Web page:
Software Development

How UArts’ JavaScript certificate program helped this developer successfully change careers

One University of the Arts Continuing Education alum said the program's cohort model helped her learn the skill she uses in every project she builds.

Christina Deemer at the former Interactive Mechanics.

(Courtesy photo)

University of the Arts Continuing Education alumna Christina Deemer sits at her desk at the former Interactive Mechanics, coffee in hand. “I’m going to show you a project we just completed for a large medical school,” she says.

A pattern of colorful interactive bubbles float from right to left on the screen and then change direction.

“It’s an interactive donor wall we created for them. What JavaScript is doing here is handling all the interactivity.”

Deemer spent 12 years in the nonprofit arts world before deciding that web design was for her. To kickstart her new career, she enrolled in a continuing education program in web design at UArts, and then apprenticed at Old City’s Interactive Mechanics, where she worked as a developer until it shut down in October.

JavaScript, created by Netscape’s Brendan Eich in 1995, is still one of the most ubiquitous languages on the web.

“I use JavaScript in every single project I build professionally — it’s a skill employers expect web developers to have,” Deemer says. “There is actually an axiom called ‘Atwood’s Law’ that any application that can be written in JavaScript will be written in JavaScript.”

Deemer’s alma mater is offering a brand-new front-end web development with JavaScript certificate program starting in Spring 2019. The program features a cohort model, where students work with a group throughout the program, have a flexible class schedule and learn from industry practitioners as instructors.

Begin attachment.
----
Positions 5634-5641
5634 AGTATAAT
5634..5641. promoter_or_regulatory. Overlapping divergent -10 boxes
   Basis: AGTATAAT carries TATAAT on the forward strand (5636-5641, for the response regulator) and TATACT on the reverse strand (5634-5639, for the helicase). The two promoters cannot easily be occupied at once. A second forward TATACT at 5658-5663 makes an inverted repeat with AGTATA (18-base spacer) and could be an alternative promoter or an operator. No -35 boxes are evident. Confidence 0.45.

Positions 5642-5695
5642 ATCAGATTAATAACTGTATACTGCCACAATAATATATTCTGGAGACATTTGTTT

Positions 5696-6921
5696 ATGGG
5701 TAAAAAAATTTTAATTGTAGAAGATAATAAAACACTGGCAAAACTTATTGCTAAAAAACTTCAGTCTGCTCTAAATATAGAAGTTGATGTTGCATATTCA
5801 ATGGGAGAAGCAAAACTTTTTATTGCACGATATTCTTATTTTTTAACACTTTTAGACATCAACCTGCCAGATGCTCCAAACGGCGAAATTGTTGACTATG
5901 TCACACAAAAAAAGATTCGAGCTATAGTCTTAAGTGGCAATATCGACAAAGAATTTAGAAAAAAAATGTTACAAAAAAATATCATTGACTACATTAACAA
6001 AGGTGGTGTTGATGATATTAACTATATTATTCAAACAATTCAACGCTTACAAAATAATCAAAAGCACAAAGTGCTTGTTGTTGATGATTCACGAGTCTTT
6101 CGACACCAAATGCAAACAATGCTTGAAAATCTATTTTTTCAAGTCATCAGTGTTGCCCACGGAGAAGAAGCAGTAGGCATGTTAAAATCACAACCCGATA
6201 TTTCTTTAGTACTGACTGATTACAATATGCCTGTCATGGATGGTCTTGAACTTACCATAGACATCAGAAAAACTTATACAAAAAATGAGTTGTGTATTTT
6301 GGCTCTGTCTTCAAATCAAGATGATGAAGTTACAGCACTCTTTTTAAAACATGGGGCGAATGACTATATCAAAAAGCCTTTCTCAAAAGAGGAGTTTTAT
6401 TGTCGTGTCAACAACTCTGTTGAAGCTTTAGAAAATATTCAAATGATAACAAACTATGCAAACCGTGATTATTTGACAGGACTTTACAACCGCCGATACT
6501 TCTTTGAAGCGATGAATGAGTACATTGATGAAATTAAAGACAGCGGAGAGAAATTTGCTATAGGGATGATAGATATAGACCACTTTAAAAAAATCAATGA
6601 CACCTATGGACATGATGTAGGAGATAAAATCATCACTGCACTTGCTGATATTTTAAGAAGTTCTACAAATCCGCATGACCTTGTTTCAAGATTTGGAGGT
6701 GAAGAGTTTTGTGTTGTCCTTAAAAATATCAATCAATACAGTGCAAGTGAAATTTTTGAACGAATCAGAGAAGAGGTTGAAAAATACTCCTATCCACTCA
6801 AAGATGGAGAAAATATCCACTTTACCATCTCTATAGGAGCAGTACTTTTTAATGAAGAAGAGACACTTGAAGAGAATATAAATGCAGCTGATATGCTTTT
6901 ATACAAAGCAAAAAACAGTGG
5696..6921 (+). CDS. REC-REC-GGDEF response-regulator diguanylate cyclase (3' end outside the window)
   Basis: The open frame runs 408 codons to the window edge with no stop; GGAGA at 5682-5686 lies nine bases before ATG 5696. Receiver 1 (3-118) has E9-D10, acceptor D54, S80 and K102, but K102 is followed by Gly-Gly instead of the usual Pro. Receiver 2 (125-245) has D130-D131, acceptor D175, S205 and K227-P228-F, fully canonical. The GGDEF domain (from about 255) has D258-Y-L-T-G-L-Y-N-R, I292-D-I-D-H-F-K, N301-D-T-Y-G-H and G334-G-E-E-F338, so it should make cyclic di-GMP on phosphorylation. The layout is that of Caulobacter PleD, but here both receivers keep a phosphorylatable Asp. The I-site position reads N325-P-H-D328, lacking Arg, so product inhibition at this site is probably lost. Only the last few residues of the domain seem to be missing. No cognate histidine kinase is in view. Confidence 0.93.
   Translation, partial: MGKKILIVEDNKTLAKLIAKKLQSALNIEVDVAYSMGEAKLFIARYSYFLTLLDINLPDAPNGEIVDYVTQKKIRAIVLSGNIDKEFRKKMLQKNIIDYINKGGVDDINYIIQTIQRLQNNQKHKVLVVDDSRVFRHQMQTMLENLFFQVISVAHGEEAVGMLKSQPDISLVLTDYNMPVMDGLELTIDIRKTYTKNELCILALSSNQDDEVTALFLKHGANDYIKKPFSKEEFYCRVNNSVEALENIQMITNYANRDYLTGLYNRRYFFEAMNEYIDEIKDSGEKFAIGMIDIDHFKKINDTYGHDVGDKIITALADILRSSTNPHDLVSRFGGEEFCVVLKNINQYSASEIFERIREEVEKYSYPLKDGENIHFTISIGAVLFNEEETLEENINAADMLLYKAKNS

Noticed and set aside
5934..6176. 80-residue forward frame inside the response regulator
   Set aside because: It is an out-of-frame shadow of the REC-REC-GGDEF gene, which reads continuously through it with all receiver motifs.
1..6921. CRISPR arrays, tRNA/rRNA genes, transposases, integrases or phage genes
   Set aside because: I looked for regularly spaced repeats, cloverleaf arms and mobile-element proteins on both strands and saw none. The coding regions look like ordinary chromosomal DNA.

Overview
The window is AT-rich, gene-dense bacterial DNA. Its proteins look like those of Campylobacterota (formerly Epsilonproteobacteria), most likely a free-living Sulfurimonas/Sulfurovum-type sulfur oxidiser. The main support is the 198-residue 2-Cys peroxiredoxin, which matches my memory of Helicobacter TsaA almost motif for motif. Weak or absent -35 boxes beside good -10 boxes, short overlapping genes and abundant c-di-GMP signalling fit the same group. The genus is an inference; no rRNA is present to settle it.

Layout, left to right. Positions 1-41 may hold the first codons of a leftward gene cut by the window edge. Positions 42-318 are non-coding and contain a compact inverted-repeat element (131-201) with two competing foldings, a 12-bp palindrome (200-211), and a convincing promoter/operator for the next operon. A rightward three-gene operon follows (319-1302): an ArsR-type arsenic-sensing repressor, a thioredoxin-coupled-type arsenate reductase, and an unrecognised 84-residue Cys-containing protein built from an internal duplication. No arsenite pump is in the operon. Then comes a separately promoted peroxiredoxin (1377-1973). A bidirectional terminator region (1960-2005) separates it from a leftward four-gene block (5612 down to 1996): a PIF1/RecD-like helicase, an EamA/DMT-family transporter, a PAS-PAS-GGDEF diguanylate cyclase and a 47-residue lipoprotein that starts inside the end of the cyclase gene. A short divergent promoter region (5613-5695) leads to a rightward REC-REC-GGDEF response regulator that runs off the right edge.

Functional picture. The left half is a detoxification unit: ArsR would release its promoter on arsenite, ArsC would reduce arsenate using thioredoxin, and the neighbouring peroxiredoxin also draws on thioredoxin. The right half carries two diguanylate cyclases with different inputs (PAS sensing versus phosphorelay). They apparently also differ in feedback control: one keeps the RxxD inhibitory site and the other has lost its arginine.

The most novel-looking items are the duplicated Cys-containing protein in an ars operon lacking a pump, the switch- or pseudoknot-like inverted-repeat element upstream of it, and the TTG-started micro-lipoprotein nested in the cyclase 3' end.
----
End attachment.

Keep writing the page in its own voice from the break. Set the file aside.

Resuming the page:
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The program at UArts is aimed at those interested in moving into web design and development as well as those managing databases. David Chaplin-Loebell, an instructor and program advisor for UArts Continuing Education, adds that the JavaScript program will work well for students who want to “acquire the deeper technical skills required for developer roles, but also could be a launchpad for many other development careers.”


For Deemer, JavaScript proficiency is a skill she relies on daily in her new career.

“The great thing about JavaScript is that you can make it more complex,” she says, “so it’s not just about clicking on something and changing its color; I can create an algorithm so that each of these bubbles on the screen can animate on its own unique path.”

Deemer is appreciative of the knowledgeable instructors she had at UArts and the cohort model, which fostered “peer learning” and generally made the program a more enjoyable experience.

“We built friendships, we helped each other debug our programs,” she says. “To this day we will message each other with error messages we get.”

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